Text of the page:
Microsoft Internet Explorer (tm) Security
By Craig Brougher
|I just received this note from MSN, warning me that I am at risk on the Internet when I do the following things:
> As with any software used with the Web, most security problems can
> generally be avoided by following just a few simple precautions:
> Do not open attachments or use links in e-mail from persons you do
> not know. (It's OK to read the messages, just don't "click" on any
> objects in them.)
> Do not respond to e-mail that requests personal identifiable
> information such as your MSN password, credit card number, telephone
> number, social security number, or driver's license number.
> Do not send e-mail that contains personal information to anyone you
> are unfamiliar with or unsure about.
> Patronize only businesses that offer order forms that are encrypted
> to protect your confidential information when shopping or conducting
> other business transactions over the Internet.
If I am not mistaken, they are telling their subscribers that _if_ they shop on the Internet, they are in serious danger of being ripped off, intruded upon, or "digitally challenged" in some other way that is not very nice. They also did not even address the scenario by Ron Yost in regard to "Form" viruses as a result of using the MSN Internet Explorer. To me, their reply smacks of politics, and lacks conscientiousness and honesty. Their warning would apply to ANY search engine, seems to me.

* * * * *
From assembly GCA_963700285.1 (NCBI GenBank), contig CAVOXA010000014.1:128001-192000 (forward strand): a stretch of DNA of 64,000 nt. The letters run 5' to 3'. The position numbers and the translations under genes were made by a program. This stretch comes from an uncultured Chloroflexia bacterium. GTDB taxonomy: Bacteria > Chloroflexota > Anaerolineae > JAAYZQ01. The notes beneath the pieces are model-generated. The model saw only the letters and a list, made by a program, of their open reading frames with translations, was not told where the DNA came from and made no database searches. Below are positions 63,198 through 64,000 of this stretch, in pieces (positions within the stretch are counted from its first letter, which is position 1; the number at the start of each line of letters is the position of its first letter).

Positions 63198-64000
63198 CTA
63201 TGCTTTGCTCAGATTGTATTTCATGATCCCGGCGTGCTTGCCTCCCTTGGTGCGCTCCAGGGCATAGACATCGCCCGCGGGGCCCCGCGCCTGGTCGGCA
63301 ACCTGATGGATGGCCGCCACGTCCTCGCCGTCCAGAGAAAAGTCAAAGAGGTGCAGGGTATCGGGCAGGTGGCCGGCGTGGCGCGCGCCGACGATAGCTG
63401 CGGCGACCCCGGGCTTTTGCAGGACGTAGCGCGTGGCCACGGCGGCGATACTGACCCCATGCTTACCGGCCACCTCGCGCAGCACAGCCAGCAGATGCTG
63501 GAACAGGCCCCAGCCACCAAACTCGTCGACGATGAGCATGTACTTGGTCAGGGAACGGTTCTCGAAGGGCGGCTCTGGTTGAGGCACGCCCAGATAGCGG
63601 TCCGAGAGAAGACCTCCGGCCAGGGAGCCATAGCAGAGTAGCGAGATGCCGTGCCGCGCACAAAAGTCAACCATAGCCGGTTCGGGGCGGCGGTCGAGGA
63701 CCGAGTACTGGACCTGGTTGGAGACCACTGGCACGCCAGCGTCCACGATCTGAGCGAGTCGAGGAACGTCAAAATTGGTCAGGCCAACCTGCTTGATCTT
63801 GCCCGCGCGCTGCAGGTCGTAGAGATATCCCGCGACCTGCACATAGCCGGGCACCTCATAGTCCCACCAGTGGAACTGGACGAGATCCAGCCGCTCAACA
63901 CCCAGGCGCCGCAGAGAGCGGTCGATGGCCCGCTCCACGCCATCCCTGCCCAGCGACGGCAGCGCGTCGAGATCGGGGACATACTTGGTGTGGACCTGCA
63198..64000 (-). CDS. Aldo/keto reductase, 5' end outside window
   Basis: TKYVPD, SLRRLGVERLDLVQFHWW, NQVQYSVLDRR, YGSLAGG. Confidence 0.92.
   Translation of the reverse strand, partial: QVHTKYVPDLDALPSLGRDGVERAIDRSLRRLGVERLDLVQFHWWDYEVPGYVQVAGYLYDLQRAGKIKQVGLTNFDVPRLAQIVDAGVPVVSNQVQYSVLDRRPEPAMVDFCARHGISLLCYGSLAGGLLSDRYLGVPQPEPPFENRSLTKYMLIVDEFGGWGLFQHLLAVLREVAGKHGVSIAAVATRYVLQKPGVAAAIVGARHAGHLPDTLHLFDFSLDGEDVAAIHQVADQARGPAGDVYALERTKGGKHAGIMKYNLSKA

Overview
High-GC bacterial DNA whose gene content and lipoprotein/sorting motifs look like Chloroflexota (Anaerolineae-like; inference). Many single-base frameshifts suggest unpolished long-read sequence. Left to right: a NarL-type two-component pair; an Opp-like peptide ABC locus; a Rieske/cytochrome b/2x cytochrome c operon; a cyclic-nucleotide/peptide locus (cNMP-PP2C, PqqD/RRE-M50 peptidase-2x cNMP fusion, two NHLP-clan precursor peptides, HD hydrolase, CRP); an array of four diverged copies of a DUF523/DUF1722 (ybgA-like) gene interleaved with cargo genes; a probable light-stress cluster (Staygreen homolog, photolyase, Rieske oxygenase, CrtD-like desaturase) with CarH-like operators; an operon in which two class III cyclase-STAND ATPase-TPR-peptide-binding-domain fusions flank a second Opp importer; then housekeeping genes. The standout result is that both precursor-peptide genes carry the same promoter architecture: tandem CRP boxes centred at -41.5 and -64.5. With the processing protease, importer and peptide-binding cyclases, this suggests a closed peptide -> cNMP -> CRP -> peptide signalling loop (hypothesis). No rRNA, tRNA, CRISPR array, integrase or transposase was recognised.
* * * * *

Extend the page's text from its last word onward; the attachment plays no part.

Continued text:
They say that unless credit cards and order forms are encrypted, that no kind of shopping is safe. I wonder how anybody would know their order was safe anyway, even if vendor makes the _claim_ that the order is encrypted? Can't encryption can be almost anything, legally? What is a legal definition of "encryption?" (You take White-Out and block every third letter on the screen!)
Then, we read this:
> While the potential for problems is very limited, downloading the
> patch is the most effective way to eliminate any future concerns.
If the problem therefore is "the vulnerability of the Internet," presently, then how is it that by downloading a "fix" that MSN Explorer subscribers will be able to "correct" the consumer fraud and other unmentionable problems too horrible to think of or bother with? You might say that these messages are one more reason I stay rather confused and tend to play it _very_ safe.
When nobody will really tell me the rules, then I don't get into their game.
[ The simple definition: Encrypted data is so difficult to decipher
[ that it is not worth the effort. The responsibility for secure
[ transmission lies with the sender; the data must be encrypted before
[ it leaves your computer. Unless you, the sender, hold control of a
[ certified system, your data is not secure from intercept. If someone
[ says his security system is foolproof, and invites you to use it,
[ make him post a liability bond !
[ Like Craig says, be sensible and be safe, and assume your messages are
[ monitored by bad guys. If you must send sensitive data somewhere
[ (like a credit card number) use the postal service. The Internet is
[ just as vulnerable as the telephone and fax machine. -- Robbie
(Message sent Wed 19 Mar 1997, 00:04:12 GMT, from time zone GMT.)